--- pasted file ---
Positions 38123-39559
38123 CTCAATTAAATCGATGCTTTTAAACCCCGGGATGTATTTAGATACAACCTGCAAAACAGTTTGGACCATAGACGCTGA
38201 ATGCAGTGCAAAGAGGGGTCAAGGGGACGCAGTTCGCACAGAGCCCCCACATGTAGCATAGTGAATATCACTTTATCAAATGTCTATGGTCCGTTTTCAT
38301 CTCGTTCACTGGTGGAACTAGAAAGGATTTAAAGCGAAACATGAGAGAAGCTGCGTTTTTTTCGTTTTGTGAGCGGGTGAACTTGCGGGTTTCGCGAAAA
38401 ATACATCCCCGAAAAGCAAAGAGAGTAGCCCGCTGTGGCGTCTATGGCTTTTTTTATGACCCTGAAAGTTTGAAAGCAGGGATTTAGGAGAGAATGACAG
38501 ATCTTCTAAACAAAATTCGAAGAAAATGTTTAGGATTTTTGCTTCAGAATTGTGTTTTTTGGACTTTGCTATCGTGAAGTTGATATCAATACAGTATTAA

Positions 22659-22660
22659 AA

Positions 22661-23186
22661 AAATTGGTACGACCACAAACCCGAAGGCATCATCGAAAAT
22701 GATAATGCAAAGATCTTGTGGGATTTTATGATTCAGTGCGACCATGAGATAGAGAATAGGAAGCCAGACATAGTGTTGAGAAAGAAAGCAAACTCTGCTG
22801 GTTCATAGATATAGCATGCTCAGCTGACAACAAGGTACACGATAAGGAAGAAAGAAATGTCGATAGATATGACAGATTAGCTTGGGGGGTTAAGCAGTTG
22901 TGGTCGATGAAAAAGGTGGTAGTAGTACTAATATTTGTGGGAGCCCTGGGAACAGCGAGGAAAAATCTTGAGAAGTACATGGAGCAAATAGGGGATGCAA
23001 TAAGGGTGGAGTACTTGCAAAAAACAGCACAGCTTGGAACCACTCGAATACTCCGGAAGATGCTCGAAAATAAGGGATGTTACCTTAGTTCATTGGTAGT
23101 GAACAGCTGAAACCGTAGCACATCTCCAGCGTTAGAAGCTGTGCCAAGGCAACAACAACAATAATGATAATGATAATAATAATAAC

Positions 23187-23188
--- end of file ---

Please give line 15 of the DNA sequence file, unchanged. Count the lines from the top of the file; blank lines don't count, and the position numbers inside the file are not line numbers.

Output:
23101 GAACAGCTGAAACCGTAGCACATCTCCAGCGTTAGAAGCTGTGCCAAGGCAACAACAACAATAATGATAATGATAATAATAATAAC